As a dietitian, I like to know what is in my food. Not only so I can make informed decisions about what will help me to feel the best, but I also can be guiding clients about their nutrition needs. Many people have food allergies and sensitivities and having clear disclosure of the ingredients is necessary for them to avoid the foods and ingredients that make them not feel good.
While Herbalife will hint at specific ingredients if they sound good or fancy, there are no comprehensive ingredient lists that are easy to find on their websites. This is a HUGE red flag. There should be no shame in stating what is actually IN the product you’re selling!
Upon scouring, ingredients might be found once you locate the tiny PDF icon buried in the product listings, but only if you’re on a certain website...I always want clear and accessible information and full disclosure, if you please.
Not only does Herbalife include dairy and other “regular” ingredients, but they also include herbal products. And as we talked about earlier, herbal products have the potential to do harm. What’s interesting – and a bit scary – is that herbal products are not regulated in the US. Anyone, healthcare training or not, can whip up an herbal product and sell it.
It is a common misconception that “natural” products of any kind are safe. But the truth is, herbal products, including those that are added to products such as Herbalife, have the potential to heal or harm. The active ingredients are there: how they interact in your body depends on the product, the dose, and your own health history.
At a minimum, I recommend choosing supplements and products that have been 3rd party tested. This means that an independent organization has confirmed that what is listed in the ingredients matches what they find in the product - nothing more, nothing less.
3rd party testing doesn’t even mean that a product “works” for the intended use, it simply means that the product is not contaminated with anything else.
It doesn’t appear that Herbalife does any 3rd party testing. On their website, in response to a FAQ about quality, they write:
“Herbalife Nutrition is committed to providing the best products available, and its products are manufactured in compliance with applicable food and supplement laws. Herbalife Nutrition cannot release its internal processes and procedures or its specifications and testing standards to the public because they are proprietary information.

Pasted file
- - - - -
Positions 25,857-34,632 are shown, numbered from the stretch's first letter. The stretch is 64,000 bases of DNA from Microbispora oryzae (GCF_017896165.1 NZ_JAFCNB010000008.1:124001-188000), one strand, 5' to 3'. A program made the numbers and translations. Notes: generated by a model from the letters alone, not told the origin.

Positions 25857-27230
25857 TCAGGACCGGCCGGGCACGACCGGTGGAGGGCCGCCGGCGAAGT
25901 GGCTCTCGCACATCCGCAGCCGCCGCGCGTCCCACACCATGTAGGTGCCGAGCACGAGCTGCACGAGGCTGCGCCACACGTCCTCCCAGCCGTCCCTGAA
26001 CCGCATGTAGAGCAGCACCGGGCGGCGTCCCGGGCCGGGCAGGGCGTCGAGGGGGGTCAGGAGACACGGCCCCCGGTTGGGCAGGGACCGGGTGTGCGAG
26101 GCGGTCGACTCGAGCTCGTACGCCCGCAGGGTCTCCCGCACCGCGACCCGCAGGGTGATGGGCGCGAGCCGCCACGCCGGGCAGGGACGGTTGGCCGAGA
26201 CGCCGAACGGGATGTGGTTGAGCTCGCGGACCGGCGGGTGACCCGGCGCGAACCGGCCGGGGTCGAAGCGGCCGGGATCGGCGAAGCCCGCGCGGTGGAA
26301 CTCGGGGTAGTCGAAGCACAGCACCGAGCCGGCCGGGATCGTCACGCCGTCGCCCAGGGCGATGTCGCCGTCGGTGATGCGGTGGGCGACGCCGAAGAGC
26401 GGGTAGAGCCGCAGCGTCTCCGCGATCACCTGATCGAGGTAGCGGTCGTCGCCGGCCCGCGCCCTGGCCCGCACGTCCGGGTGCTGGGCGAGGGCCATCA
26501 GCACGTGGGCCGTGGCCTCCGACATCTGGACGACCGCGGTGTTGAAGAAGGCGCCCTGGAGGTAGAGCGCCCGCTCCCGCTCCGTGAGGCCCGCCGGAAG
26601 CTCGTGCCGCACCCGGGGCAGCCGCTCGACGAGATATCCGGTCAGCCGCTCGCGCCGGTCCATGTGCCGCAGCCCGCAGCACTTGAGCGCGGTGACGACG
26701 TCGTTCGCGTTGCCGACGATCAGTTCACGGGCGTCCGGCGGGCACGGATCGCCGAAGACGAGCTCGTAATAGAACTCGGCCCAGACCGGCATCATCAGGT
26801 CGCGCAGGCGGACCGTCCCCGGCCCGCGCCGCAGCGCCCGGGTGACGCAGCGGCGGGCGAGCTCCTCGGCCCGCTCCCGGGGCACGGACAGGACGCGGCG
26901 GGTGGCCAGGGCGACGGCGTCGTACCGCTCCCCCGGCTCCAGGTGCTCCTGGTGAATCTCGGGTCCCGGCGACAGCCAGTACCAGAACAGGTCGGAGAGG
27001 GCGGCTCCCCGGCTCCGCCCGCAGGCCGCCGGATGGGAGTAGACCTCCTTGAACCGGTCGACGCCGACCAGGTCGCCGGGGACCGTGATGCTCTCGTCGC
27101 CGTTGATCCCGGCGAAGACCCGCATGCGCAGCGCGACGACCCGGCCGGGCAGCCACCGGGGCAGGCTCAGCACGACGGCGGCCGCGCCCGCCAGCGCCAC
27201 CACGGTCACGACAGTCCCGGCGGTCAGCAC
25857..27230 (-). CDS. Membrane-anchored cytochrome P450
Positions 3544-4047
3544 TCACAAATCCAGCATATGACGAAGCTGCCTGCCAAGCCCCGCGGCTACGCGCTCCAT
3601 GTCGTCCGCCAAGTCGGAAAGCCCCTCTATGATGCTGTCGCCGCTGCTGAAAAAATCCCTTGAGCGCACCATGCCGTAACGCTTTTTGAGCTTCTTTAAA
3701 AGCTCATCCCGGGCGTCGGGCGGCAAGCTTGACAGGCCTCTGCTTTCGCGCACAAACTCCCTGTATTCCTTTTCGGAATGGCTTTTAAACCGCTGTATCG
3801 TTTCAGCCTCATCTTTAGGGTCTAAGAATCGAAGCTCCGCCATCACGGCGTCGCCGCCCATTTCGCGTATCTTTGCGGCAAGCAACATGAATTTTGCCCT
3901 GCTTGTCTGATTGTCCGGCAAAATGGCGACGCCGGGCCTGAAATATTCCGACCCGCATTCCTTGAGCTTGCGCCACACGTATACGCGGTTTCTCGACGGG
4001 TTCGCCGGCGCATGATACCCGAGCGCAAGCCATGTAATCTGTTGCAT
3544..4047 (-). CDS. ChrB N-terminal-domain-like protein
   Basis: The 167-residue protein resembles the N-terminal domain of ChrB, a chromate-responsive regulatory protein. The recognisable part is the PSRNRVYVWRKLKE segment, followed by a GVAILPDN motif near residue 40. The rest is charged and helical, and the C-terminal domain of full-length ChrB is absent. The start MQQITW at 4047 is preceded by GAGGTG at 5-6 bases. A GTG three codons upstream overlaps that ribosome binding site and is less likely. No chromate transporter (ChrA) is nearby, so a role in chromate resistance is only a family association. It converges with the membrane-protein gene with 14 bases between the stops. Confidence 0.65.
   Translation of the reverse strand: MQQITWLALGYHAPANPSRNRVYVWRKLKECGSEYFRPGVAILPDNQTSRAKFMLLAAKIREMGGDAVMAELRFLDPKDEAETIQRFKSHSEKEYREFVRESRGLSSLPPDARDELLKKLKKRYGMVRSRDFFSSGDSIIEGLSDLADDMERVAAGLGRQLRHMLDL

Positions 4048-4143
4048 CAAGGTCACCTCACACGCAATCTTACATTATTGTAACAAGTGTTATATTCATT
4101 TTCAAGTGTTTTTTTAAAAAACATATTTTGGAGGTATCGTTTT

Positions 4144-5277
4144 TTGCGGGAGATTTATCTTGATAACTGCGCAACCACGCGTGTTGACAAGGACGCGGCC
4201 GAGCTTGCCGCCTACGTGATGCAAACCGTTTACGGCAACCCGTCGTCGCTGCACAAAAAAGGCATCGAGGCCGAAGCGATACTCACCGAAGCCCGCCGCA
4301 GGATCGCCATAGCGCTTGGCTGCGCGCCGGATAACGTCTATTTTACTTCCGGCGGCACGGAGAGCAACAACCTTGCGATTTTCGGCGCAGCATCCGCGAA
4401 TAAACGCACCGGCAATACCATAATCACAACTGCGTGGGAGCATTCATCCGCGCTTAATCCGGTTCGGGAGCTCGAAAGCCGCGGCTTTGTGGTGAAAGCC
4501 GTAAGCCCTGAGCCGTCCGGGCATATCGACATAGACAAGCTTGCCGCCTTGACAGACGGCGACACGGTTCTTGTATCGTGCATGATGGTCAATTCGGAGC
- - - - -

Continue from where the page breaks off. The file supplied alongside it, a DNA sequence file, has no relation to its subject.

Herbal products – including Herbalife – are not benign.
Is Herbalife worth it?
In my opinion, no Herbalife is definitely not worth the money you spend on their program or their products. Herbalife is one more example of a fad diet that promises short-term benefits with the risk of long-term harm to your metabolism and psyche.
Herbalife is just another low-calorie BS diet that promises big wins for a big price and doesn’t have the chops to back it up. This causes a diet cycle of weight loss in the short term and weight regain in the long term.
I recommend learning about The Damages of the Diet Cycle (and How to Break Free).
To be fair, I’m not just picking on Herbalife. I’ve reviewed (and rejected) several popular diets. Here are a few of my reader favorites:
- The Slow Carb Diet Debunked: Why the Science of Intuitive Eating is the Better Way to Go
- The Thermo Diet Debunked: Why Intuitive Eating is Better Long-Term
- Do Keto Energy Drinks Actually Work?
Help! I still want to lose weight
I hear you. With how pervasive diet culture is, letting go of the desire to lose weight is a tough row to hoe. I get it.
Firstly, I’m proud of you for exploring this blog post with an open mind. This is a great first step of exploration and approaching your health and wellness with curiosity instead of judgment. I’m proud of you.
Wanting to lose weight is a common goal. So much so that I have a full post covering it: Is Wanting Weight Loss AND Intuitive Eating Possible?
But basically, your body knows the best weight for you. It should feel good to be at that weight, both mentally and physically, and easy to maintain. This is called your set point. Some people experience weight loss with Intuitive Eating. Some experience weight gain...and some stay the same!
All journeys towards set point are valid and I can’t predict what is in store for you. I just know that with food freedom, you’ll experience better relationships with yourself, your food, your eating, and your body. Isn’t that worth pursuing?
Key Takeaways: Herbalife weight loss products review
With all of the mixed messages out there about dieting, it can be hard to know what’s best for you. You may have heard that meal replacement shakes are a great way to lose weight in the short term but these products come with their own risks and long-term consequences. In my Registered Dietitian opinion, Intuitive Eating is the way to go.
Companies are here to make a profit. And they do that by having repeat customers. Diet companies want their customers to fail so that they can hook them on the next trend or product.
As an Intuitive Eating dietitian, I want nothing more than for you to break free from diet culture, including companies such as Herbalife. This is a journey. And friends, it is a winding one.
What makes me feel successful? Having clients graduate and no longer need me. My goal is for my clients to learn the skills to live a happy and healthy life, without the shackles of poor body image, needing to spend money on false promises and diet shakes.
If you’d like to learn how to listen to your own body, I have a free resource for you, right here. Listening to your body, your hunger and fullness cues and more are foundational to your Intuitive Eating journey. And I know from experience as a recovered chronic dieter, it is not as easy as just “eat when you’re hungry and stop when you’re full”.
Need more guidance? Be sure to check out my YouTube channel for more tips to help in your intuitive eating journey and take the no food rules quiz which will tell you what's holding you back from truly finding food freedom and give you customized resources (and a workbook!) to overcome it!